Late on an otherwise quiet Thursday afternoon, President Trump announced on Twitter that he accepted the resignation of his embattled Environmental Protection Agency chief, Scott Pruitt. “Within the Agency Scott has done an outstanding job, and I will always be thankful to him for this,” Trump wrote, expressing confidence that Pruitt’s legacy would protected by his deputy and successor, Andrew Wheeler. “We have made tremendous progress and the future of the EPA is very bright!” the president tweeted.
Bipartisan watchdog Citizens for Ethics and Responsibility in Washington was among the first to react to the news, putting out a one-word statement on the long-overdue decision: “Good.”
The overwhelming reaction to Pruitt’s departure – from Democrats as well as Republicans who once supported him – was that his resignation should have come a lot sooner. “It’s about time,” Rep. Tim Ryan (D-OH) said Thursday. Rep. Elise Stefanik (R-NY) expressed a similar sentiment: “There have been too many ethical lapses under Administrator Pruitt’s watch and this decision is in the best interests of the agency and our country.” Senator Chuck Grassley (R-IA), who voted to confirm Pruitt, declared, “Fewer things are more important for government officials than maintaining public trust. Administrator Pruitt, through his own actions, lost that trust.”
Pruitt’s decision to resign came after what seemed like an unending series of personal corruption scandals, any one of which might have ended the career of another president’s cabinet member. The reaction to Pruitt’s resignation was muted among his closest allies and fiercest defenders – people who have have been somewhat fatigued by Pruitt’s months of non-stop public drama. Myron Ebell, who as an adviser to Trump’s transition, helped orchestrate Pruitt’s appointment, thanked the former attorney general of Oklahoma for “his outstanding service as EPA administrator,” adding, “we regret that personal troubles got in the way.”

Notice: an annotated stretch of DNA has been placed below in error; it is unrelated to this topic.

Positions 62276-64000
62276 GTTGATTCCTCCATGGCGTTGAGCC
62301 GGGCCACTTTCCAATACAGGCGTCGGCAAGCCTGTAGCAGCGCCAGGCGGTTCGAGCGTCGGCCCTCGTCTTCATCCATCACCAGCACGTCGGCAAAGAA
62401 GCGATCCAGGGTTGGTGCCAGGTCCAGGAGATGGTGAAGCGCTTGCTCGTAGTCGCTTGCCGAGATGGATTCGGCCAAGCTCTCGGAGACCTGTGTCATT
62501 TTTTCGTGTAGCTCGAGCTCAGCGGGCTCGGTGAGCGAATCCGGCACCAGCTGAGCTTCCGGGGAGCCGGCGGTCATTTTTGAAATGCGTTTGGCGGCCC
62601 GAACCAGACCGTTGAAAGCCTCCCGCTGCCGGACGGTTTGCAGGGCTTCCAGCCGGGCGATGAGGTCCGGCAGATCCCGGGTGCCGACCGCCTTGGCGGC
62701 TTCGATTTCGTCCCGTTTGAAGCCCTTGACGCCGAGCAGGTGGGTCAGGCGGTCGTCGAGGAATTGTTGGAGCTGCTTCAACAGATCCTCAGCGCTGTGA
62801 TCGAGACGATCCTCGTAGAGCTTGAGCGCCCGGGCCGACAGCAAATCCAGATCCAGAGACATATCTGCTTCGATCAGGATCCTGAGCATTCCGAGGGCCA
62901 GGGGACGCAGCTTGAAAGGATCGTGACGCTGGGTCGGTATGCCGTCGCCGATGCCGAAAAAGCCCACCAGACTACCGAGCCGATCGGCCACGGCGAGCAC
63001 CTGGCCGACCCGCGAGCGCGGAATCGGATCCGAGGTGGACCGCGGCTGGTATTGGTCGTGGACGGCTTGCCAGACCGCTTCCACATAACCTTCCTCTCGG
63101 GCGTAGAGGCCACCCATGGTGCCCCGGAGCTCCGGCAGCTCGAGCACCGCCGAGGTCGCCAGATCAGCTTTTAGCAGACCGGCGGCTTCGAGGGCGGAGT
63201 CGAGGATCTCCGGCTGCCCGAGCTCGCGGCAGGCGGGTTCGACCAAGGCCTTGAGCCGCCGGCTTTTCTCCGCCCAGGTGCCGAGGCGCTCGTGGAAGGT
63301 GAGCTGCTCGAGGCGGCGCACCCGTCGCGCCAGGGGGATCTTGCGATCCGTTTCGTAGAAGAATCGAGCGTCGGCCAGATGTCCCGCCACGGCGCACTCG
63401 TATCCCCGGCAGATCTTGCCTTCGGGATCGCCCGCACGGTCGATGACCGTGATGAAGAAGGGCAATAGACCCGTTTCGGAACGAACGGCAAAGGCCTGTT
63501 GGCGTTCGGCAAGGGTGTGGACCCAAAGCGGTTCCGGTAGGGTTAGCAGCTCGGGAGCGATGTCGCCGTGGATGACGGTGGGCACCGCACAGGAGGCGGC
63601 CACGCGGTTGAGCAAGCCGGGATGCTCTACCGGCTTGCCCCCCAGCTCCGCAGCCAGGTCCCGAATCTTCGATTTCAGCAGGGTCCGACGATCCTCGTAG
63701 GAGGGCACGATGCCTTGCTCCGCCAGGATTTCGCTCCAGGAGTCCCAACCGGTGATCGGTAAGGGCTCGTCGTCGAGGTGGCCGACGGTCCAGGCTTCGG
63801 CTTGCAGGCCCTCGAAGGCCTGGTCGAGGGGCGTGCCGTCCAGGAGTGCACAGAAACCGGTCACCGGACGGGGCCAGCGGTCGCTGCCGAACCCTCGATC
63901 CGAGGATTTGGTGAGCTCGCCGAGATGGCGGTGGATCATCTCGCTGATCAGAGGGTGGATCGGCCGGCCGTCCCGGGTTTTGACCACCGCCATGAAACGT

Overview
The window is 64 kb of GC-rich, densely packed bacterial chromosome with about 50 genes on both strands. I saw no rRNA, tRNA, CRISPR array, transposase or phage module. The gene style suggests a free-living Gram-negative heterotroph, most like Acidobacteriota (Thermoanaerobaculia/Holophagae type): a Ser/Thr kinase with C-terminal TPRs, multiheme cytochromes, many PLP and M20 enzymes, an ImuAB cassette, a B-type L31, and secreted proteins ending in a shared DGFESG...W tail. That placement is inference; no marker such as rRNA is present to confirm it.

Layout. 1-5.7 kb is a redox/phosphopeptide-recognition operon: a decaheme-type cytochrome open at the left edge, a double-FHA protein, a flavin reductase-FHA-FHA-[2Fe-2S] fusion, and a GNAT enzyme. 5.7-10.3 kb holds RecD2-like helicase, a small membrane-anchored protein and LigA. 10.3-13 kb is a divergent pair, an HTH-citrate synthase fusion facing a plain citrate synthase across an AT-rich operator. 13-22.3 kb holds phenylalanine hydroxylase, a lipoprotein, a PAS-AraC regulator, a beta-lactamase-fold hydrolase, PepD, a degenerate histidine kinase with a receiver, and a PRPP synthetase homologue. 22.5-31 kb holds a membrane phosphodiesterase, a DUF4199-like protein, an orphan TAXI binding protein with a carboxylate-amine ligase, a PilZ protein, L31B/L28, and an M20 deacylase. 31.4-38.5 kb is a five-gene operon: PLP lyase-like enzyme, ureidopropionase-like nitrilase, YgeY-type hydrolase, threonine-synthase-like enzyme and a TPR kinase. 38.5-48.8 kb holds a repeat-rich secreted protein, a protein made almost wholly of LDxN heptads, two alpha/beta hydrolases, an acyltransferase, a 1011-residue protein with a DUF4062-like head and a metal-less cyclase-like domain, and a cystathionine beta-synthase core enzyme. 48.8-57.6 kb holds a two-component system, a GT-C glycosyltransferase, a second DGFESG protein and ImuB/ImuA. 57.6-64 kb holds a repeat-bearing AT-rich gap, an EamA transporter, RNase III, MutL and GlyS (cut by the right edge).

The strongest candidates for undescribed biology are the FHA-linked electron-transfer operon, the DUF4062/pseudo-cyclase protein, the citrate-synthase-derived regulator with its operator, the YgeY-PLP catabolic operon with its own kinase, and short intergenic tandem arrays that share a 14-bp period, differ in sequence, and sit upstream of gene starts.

Sen. Jim Inhofe, a friend and champion of Pruitt’s from his home state of Oklahoma, said Thursday that Pruitt “did great work to reduce the nation’s regulatory burdens” during his tenure at the EPA. Both Ebell and Inhofe applauded Pruitt’s work to pull out of the Paris Climate Accords.
Environmentalists, Democrats and others accepting of the scientific consensus known as climate change welcomed the news of the EPA administrator’s departure. “Scott Pruitt’s reign of venality is finally over,” Rep. Gerry Connolly (D-MA) declared Thursday. “He made swamp creatures blush with his shameless excesses.”
“Good riddance,” said Eric Schaeffer, Executive Director of the Environmental Integrity Project and former Director of Civil Enforcement at the EPA. “The worst EPA administrator in the history of the agency,” Senator Bernie Sanders (I-VT) added.
“Unusually greedy and shamelessly corrupt,” Senator Brian Schatz (D-HI) said. “But his worst transgression was that he systematically worked on behalf of polluters to poison our air and our water and make climate change worse.”
“Scott Pruitt’s petty grifting and pervasive corruption are known far and wide, but it will take generations to fully reverse the widespread harm he inflicted on our air, our water and the health of our people,” said Rep. Elijah E. Cummings (D-MD), the top Democrat on the House oversight and government reform committee, which is investigating Pruitt’s spending and ethical failings as EPA chief.
The Environmental Defense Fund offered a eulogy for both Pruitt’s tenure and the damage he’s done: “Scott Pruitt’s reckless tenure at EPA is over, but the damage will be lasting and the threat of additional harm to public health and the environment remains grave,” the group said.